Allotrope Energy in the UK claims to have developed a lithium-carbon battery for mopeds and scooters that can be recharged in as little as 90 seconds. The new battery is supplied to manufacturers by Mahle Powertrain, a leading global supplier to the automotive and mobility market.
The fast-charging capability is a result of the high specific power of the lithium-carbon battery, which can exceed 15 kilowatts per kilogram, according to Allotrope. 10 kW per kilogram is the standard for other lithium-ion batteries.
Allotrope CTO Pete Wilson says Canary Islands Media the key to lithium-carbon technology is the development of non-porous carbon which has traditionally been classified as a capacitor material. He says that in 2014, a German automotive company came to the Allotrope team, which was then focusing on capacitors, in search of a new battery technology.
“We realized the battery they were asking for wasn’t an ultracapacitor and it wasn’t a lithium-ion battery, but some weird combination of the two,” Wilson explains. “When we did the basic math on why this battery hadn’t made it to market, it became clear that the reason was this problem with the carbon. We were a carbon company. As a result, we assembled all the parts.” Several years ago, Tesla invested in supercapacitor technology when it purchased Maxwell.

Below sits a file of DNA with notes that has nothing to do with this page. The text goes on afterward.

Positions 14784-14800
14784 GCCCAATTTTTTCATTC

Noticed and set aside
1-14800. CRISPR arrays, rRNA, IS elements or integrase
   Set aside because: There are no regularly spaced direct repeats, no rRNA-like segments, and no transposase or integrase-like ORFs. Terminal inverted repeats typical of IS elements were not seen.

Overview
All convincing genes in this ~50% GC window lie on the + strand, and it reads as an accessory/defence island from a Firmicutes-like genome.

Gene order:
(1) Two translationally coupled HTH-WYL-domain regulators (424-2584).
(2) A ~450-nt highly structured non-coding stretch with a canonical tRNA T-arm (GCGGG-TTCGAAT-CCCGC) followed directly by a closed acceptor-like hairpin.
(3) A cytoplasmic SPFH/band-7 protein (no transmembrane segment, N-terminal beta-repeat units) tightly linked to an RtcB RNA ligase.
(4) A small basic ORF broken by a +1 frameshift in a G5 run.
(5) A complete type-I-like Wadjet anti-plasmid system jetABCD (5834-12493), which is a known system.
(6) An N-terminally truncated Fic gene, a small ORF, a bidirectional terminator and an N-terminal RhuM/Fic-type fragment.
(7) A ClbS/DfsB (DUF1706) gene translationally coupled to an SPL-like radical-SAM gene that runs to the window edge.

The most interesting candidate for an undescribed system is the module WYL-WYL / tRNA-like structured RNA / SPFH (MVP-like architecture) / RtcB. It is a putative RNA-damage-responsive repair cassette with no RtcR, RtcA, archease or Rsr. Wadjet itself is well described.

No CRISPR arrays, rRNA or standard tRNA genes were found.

Lithium-carbon is suitable for some applications, but not others
Other uses of lithium-carbon technology
There are several potential applications for lithium-carbon batteries other than in mopeds and scooters, Wilson says. Allotrope is also in talks with charging station operators to create battery-powered pads for electric vehicle charging systems as well as dockside charging systems for ships. They could also be used to shorten the charging time of last-mile delivery vehicles and autonomous guided vehicles such as automated forklifts, Wilson says.
Beyond its high specific power, another advantage of lithium-carbon chemistry is that it does not use cobalt or nickel, two elements that pose supply chain challenges for conventional lithium-ion battery manufacturers. Cobalt in particular has limited availability. “You couldn’t electrify every car in this world with cobalt – we just don’t have enough of it,” Wilson says.
There’s a lot of fuss today about how the electric vehicle revolution will stall due to a lack of batteries. Allotrope Energy doesn’t have the solution for every use case, but if its lithium-carbon technology were used where it is effective, some of these supply pinch points could be avoided.
Necessity is the mother of invention, they say. Continuing to burn fossil fuels to move people from here to there and back again is simply not sustainable. It seems likely that lithium-carbon battery technology could be an important tool in advancing the mass adoption of electric vehicle technology.
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